Going away on holiday before Christmas was a first for us and, in some ways, it meant a longer run-up to Christmas because I needed to get my presents bought and wrapped so much earlier than normal. I was looking forward to a few days to relax and get into the Christmas spirit before the big day itself but the reality was that I had to retreat into my editing cave and lock the door. Other than a short break on Monday afternoon (23rd) to see Last Christmas at the cinema (amazing by the way) – which I’d probably not have done if I hadn’t pre-booked the tickets before our holiday – I was in my editing cave until early evening on Christmas Eve when I forced myself to stop working. I was then back to it on Boxing Day and finally finished what I needed to do late that evening. I’ve been fortunate enough, whether employed or self-employee, never to have had to work on Christmas Eve or Boxing Day so this was a bit of a shock to the system for me! It therefore meant I didn’t have the immediate build-up I normally have which is why I feel I blinked and missed Christmas.
There was no time to draw breath as we had family gatherings on the next couple of days so yesterday (Sunday), I announced I was going to lie in then stay in my PJs all day and watch films. So that’s what I did. Well, maybe not quite all day because I had a few things to do on the morning, but I popped on some ‘loungewear’ and slobbed in front of the TV to watch Fisherman’s Friends (loved it), The Princess Switch (loved it although I’d already watched it when wrapping gifts last month so this was more for munchkin than me) and Avengers: Endgame (loved it although struggled a bit to remember what had happened in previous films). And I wrote a blog post about the past year which I’ve just completely scrapped because I decided it was more boring than a boring thing that’s really tediously mind-numbingly boring whilst wearing its most boring clothes and visiting Boringville. Yes, it really was that bad.
So my alternative post today is more about reflecting on the past decade instead where I went from an aspiring writer to becoming an international best-selling author. Eek!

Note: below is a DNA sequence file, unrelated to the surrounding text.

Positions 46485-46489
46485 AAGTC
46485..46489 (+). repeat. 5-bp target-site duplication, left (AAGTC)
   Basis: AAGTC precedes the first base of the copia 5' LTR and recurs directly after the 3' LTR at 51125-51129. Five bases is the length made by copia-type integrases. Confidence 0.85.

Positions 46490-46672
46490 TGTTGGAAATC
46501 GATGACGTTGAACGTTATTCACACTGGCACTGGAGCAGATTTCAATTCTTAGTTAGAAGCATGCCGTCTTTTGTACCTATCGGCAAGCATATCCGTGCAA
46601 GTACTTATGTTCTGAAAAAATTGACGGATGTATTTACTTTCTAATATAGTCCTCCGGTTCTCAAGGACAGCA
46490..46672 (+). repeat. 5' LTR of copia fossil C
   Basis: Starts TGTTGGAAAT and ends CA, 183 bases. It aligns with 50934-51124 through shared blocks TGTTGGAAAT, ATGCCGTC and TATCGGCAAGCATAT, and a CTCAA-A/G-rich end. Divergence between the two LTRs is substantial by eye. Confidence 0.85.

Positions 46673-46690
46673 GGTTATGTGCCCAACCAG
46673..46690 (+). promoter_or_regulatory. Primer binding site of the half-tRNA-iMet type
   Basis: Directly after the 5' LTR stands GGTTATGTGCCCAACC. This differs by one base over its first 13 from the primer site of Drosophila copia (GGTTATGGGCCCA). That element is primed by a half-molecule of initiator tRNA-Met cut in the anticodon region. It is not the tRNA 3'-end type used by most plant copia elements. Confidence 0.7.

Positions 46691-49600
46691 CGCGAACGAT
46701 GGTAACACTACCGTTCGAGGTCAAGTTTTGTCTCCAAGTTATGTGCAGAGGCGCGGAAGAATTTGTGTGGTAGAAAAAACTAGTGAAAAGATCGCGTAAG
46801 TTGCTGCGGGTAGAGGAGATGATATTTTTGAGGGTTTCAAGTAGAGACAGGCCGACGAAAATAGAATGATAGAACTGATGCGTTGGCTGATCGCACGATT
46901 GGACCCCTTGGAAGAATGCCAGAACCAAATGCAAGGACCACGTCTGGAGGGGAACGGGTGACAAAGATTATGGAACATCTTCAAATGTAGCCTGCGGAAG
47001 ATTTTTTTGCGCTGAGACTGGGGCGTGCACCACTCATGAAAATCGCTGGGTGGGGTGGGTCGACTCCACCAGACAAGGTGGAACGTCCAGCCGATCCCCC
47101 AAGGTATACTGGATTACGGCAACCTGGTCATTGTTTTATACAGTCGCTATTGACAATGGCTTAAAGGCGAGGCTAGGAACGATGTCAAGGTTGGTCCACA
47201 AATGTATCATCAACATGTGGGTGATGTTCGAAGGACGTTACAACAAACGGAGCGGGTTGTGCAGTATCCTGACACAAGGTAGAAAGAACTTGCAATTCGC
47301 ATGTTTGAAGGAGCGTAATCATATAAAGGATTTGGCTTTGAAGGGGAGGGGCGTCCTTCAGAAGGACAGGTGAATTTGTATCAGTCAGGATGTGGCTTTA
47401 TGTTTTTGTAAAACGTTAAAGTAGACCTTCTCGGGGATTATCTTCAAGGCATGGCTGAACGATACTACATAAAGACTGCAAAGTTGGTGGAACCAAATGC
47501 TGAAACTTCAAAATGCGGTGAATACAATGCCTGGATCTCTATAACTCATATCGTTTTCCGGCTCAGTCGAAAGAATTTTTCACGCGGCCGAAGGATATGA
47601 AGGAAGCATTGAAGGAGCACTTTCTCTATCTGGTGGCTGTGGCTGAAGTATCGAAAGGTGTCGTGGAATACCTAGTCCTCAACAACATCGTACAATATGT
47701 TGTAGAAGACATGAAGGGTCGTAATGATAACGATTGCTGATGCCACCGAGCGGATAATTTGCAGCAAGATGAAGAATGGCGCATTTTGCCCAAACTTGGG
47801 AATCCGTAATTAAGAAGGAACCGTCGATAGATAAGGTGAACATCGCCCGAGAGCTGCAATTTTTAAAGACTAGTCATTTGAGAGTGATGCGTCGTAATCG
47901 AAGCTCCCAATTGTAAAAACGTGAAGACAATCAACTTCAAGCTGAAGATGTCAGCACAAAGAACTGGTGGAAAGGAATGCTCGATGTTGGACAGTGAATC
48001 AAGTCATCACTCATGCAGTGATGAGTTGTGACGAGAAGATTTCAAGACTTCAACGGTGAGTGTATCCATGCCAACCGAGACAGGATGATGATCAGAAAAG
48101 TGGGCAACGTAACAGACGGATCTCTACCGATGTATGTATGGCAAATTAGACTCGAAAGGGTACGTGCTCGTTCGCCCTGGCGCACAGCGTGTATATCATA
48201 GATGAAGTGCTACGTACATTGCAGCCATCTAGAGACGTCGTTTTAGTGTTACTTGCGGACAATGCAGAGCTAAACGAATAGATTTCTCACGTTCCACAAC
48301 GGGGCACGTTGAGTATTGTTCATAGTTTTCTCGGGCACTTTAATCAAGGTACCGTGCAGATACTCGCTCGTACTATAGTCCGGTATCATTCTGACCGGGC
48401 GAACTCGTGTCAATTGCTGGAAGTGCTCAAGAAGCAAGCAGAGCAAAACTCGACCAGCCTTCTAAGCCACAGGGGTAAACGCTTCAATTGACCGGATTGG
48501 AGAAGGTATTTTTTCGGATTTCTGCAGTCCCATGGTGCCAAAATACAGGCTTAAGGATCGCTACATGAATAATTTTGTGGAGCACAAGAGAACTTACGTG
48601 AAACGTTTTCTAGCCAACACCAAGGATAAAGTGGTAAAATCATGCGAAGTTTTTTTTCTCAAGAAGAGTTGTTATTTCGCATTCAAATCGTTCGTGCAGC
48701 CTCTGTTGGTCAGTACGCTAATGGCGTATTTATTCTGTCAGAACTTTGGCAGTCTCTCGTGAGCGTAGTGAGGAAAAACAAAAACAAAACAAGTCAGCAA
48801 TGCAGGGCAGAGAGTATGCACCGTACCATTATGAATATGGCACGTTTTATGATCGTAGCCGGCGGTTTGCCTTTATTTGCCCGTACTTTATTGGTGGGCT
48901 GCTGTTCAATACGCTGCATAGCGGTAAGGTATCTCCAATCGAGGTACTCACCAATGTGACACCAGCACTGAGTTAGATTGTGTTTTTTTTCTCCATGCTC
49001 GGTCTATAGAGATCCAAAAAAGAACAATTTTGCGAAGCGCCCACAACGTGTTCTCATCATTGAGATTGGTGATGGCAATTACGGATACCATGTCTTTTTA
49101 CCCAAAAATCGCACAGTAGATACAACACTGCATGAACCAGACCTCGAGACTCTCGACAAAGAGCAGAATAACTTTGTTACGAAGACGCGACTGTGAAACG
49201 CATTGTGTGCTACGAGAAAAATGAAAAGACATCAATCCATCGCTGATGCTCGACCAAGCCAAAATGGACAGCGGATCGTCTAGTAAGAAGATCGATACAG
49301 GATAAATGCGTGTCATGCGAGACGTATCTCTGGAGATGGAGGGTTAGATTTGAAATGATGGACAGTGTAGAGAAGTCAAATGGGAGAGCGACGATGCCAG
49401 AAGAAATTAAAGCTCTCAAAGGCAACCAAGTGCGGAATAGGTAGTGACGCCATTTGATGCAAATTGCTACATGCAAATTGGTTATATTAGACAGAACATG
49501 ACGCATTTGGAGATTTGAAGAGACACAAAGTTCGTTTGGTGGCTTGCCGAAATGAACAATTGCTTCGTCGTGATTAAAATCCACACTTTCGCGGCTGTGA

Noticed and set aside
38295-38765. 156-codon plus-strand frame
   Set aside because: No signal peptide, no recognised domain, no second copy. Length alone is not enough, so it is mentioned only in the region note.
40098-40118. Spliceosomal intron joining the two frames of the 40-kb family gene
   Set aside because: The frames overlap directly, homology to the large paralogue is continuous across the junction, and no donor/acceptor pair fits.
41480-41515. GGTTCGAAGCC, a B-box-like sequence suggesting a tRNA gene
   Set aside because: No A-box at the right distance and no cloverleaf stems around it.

At the start of this decade, I was working for a very well-known food manufacturer with a strong presence in York (think chocolate, coffee, cereal, water and pet food) in a job that I absolutely adored. I was responsible for designing and running development centres for factory-based staff who had the potential to become shift managers or engineering managers but needed to work on a few areas. It was one of those dream roles where it really is a round peg perfectly fitting in a round hole.
We were living in Scarborough town centre but had made the decision that we wanted to move out to a village and our house was on the market. I started helping out at a local Brownie pack in May and took over as Brown Owl in the September when the existing Brown Owl retired; something I’d always wanted to do, having gone through Brownies, Guides and Rangers myself.
My daughter was three and time for writing was very sparse although I had made a good start on my debut novel, Searching for Steven. Well, when I say good start, I mean there were lots of words. Not particularly good words and not in the right order but there were words which is significantly more progress than a blank page!
Then something really exciting happened. I’d made an 11th hour submission of a short story to a competition run by English Heritage for stories set at or inspired by Whitby Abbey. The top fifty would be selected and placed in an anthology from which profits would be ploughed back into the Abbey. It wasn’t as polished as it could have been but I was thrilled to have been selected as one of the top fifty. Woo hoo! Somebody thought I could write. It certainly spurred me on.